Stowe Boyd wrote (and I re-Tumbled) the big drop in US and Canadian Facebook trafﬁc this week:
Most prominently, the United States lost nearly 6 million users, falling from 155.2 million at the start of May to 149.4 million at the end of it. This is the ﬁrst time the country has lost users in the past year. Canada also fell signiﬁcantly, by 1.52 million down to 16.6 million, although it has been ﬂuctuating around that number for the past year. Meanwhile, the United Kingdom, Norway and Russia all posted losses of more than 100,000.
Stowe’s a lot more philosophical than me and puts this down to:
The moral of this story is that you can make a business out of simplifying what is chaotic and confusing, but only at the outset. As people become habituated to what at first was scary and headache-inducing, they will move away from controlled experience to more personally managed negotiation of the world.
I don’t think anyone will lose money betting against Facebook’s rise, since history has told us that no enterprise lasts forever. The question is only when. While Stowe makes the comparison with AOL, those of us outside the US can’t make the same connection. However, I have always drawn the comparison with Altavista, which, 12 years ago, was the number-one website in the world. Even we played a tiny part, licensing Lucire content to the Altavista Entertainment Zone.
The organizational point he makes is an excellent one, but I have always felt that Facebook would decline somewhere along the line due to its callous approach to privacy and its lack of transparency. Of course, we see things through our own constructs, and my bag has been about how modern brands are built through transparency and connecting to audiences. Stop doing that, and audiences might get tired.
So we come to the fatigue that sets in with consumers. It’s the only explanation I have for Quora, which experienced that wave of sign-ups in January. It reached the tipping point, but, honestly, have any of you who sent me an invitation a few months back returned? I haven’t, because I can’t see a point to it.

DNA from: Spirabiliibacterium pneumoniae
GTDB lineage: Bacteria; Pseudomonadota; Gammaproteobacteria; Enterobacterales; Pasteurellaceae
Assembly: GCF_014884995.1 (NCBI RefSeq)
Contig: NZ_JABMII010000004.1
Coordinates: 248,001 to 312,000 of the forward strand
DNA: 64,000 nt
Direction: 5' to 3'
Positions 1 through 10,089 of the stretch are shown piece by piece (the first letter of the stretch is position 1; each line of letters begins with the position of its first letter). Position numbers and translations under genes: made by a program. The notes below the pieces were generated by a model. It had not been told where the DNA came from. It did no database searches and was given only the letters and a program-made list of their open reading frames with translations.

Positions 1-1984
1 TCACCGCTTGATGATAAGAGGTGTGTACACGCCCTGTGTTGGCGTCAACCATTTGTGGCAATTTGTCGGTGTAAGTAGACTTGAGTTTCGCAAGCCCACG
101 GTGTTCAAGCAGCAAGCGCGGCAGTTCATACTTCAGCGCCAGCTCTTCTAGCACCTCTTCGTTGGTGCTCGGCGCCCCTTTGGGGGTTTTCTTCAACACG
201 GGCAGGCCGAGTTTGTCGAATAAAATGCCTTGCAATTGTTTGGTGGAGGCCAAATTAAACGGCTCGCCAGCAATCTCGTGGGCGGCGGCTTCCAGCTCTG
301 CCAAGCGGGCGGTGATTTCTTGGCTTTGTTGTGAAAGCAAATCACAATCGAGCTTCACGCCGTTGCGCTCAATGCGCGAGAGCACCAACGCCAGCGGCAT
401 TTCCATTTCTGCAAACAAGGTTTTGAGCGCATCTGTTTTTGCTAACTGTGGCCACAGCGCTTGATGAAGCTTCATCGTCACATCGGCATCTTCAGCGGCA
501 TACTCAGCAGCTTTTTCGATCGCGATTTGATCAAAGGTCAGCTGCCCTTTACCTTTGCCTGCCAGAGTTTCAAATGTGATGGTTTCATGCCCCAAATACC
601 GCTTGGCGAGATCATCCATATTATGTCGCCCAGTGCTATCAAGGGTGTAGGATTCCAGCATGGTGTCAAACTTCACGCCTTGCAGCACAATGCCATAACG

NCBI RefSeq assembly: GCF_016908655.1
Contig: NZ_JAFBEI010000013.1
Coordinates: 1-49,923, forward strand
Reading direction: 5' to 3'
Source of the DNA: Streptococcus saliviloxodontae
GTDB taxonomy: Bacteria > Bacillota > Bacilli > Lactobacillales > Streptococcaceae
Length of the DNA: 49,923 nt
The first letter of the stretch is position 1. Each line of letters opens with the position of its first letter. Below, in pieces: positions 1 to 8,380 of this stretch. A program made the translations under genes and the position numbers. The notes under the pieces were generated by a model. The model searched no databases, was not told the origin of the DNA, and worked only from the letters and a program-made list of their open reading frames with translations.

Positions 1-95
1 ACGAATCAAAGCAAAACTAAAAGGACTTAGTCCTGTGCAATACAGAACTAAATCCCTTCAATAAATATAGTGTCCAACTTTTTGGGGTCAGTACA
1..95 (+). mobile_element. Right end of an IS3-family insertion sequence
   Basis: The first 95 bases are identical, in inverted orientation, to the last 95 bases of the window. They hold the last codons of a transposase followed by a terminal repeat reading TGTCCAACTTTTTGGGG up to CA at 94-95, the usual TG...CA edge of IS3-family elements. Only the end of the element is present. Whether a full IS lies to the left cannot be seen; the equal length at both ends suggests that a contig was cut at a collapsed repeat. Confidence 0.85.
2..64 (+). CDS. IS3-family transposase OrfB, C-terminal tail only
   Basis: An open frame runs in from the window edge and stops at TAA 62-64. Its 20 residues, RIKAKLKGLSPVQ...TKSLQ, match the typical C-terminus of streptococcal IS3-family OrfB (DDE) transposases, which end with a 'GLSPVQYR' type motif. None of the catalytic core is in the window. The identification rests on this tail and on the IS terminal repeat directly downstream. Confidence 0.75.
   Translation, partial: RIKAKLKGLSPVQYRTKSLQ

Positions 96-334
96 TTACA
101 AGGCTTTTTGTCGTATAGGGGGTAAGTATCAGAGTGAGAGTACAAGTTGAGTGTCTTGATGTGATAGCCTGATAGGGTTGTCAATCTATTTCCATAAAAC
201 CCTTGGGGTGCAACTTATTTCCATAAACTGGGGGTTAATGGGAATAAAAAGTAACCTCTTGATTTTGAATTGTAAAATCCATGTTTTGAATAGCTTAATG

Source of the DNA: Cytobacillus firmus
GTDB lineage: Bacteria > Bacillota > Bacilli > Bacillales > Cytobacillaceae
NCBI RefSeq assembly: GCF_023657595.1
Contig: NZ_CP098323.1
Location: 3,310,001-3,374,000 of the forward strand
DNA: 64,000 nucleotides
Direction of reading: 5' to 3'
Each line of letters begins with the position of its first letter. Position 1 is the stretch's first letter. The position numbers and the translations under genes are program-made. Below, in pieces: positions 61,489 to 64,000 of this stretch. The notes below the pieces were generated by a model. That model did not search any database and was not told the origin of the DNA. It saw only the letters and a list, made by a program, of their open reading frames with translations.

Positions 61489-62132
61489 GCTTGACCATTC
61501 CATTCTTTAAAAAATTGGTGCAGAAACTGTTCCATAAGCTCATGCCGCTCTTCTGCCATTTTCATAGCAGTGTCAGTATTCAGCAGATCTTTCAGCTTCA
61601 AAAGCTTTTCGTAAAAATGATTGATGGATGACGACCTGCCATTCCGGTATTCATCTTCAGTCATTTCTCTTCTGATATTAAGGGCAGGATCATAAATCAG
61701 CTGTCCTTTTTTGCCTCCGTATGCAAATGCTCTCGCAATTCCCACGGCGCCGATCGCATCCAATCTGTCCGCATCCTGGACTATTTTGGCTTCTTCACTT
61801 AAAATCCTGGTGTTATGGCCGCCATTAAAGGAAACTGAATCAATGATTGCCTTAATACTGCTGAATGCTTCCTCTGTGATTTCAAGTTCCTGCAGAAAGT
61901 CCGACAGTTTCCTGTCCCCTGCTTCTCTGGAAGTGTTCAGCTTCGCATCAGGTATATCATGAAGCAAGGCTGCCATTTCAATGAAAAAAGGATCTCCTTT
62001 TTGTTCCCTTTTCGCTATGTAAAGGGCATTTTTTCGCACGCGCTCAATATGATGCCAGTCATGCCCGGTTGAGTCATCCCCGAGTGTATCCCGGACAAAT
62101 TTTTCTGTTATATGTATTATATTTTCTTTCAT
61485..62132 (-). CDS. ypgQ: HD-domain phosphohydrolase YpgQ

People ﬂocked to it in case it was the next big thing, where their friends would ultimately wind up. We have a need to socialize as people, and if they are leaving Facebook in droves—and six million Americans qualify as droves—then where are they going?
Facebook has become a great place to campaign—as I found last year—but it is getting either more commercial or cause-oriented. My Facebook feed, for more than the last year, has been ﬁlled with the stuff that was once on Digg; and the most time I have spent on Facebook this year was over that blasted Wellywood sign, cataloguing the ﬂip-ﬂops of Wellington Airport’s “leadership”.
As a social tool, I wonder. Many years ago, I had my laptop open on my desk, solely on Facebook, while I worked away on my desktop machine. We have become used to it, we realize our networks are largely the same as they were pre-Facebook, and we might as well keep things off the site since we get concerned about privacy. With the change to the Facebook groups, we’ve been losing people—my old school group is in the one hundreds because I chose to start a new one for fear of Facebook deleting the old; the others were set to spam by default by Facebook, and lost more. Facebook itself is driving users away.
My last few social events were all organized on that wonderful medium called email, so for social things, it seems old-tech is the way to go.
Speaking of old-tech, the New Zealand Government says terrestrial TV will disappear from the lower North Island (te Ika a Maui still sounds better) on September 29, 2013. I found myself thinking, ‘Who cares?’
I am not on Freeview, and I do not have Sky. I can’t get one of the network on-demand services due to their antiquated geo-targeting (I forget which, since I have little reason to use it). I estimate I consume seven hours’ television programming a month—as a kid I would have managed that in two days. That means I listen to the wireless a lot more than I watch TV, something I have in common with a gentleman I know in his 70s. Keep trending these ﬁgures and by 2013 TV mightn’t even merit a mention on this blog.
Even if a Freeview box drops further in price, I would have to question why on earth I should spend money on something I do not use. I was, after all, one of those idiots who paid to have a 750 Mbyte Zip drive installed on a PC in 2002. In the words of President Bush (43), ‘Fool me—you can’t get fooled again.’
When I Tweeted that I did not care about the demise of TV, I had a number of people, on Twitter and Facebook, tell me they were in the same boat. Television, it seems, is a thing of the past. It should be little surprise, for the television networks themselves have been complicit in killing it, with increasingly poorer programming. If only the broadband internet here was not stuck in the early 2000s.